Quadriplegic Driver Independently Operates Car using advanced AT

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Can a quadriplegic, someone paralyzed from the neck down, drive a car?

Sam Schmidt sits in driver seat of his convertible corvette wearing specialized sunglasses and a headset that control his vehicle

Race car driver Sam Schmidt’s career came to an abrupt end when a crash in 2000 left him paralyzed. After 17 years though, project SAM (Semi Autonomous Motorcar), a car with various modifications, has helped Sam get back on the road. Here is how it works: to make it accelerate, Sam sucks on a tube that is connected to a pressure sensor. Blowing on the tube is like applying brakes, and that brings the car to a stop. To steer, he uses head movement. The head movement is picked up by an array of infrared cameras that track a bunch of white dots on a pair of sunglasses he wears. Voice commands activate things like turn signals. The passenger side has another set of steering wheel, accelerator, and brake in case there is a problem while Sam is driving. In order to not cause any abrupt stops, the engineers designed the software of the car to suppress sudden pressure spikes, like sneezes.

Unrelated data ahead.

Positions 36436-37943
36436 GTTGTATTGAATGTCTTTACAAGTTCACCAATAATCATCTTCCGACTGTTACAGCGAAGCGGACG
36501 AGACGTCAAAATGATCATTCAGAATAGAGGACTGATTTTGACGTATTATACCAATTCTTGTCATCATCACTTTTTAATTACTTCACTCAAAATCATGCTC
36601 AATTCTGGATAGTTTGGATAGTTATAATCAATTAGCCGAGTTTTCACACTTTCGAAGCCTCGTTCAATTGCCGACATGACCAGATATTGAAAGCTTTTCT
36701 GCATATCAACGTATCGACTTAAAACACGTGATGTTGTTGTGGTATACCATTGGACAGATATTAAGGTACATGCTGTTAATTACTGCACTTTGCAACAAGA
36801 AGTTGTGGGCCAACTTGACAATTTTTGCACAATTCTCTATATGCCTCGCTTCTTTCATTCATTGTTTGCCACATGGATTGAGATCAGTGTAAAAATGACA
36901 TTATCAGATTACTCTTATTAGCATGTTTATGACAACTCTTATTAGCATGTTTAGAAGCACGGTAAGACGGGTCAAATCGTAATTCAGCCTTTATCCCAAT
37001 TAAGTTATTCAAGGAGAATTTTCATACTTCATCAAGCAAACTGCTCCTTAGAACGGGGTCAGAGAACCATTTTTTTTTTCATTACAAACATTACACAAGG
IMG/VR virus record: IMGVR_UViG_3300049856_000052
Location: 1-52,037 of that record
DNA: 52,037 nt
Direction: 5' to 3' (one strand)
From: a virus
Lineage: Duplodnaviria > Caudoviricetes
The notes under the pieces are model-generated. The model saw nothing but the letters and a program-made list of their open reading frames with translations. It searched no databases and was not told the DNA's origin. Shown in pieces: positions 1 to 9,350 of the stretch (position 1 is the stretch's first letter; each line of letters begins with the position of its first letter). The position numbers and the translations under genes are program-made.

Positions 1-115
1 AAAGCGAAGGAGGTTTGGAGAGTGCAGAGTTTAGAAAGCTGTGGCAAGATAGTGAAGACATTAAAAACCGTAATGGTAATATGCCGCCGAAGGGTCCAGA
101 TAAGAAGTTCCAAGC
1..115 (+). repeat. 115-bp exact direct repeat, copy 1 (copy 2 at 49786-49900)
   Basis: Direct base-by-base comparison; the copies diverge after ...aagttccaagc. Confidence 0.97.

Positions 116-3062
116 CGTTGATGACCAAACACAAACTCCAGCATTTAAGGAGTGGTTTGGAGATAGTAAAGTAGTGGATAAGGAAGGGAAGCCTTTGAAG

Sam likes the sense of independence that this car gives him. There were very few things he had 100% control over in his life, and he likes that he can fully control this car. The video below shows how easily he can maneuver  his car by just sipping and sucking on the pressure sensor tube. Recently, Sam also got the country’s first semi autonomous driver’s license.

How much does this car cost after all the modifications? $1 million. (GASP!) So clearly, it is out of reach of regular people for now. However, it definitely paves way for hope, and in the future, when more manufacturers and innovators get together to make these modifications “mainstream”,  making these semi autonomous cars for people with disabilities would be much more affordable.


image and video Source: ArsTechnica

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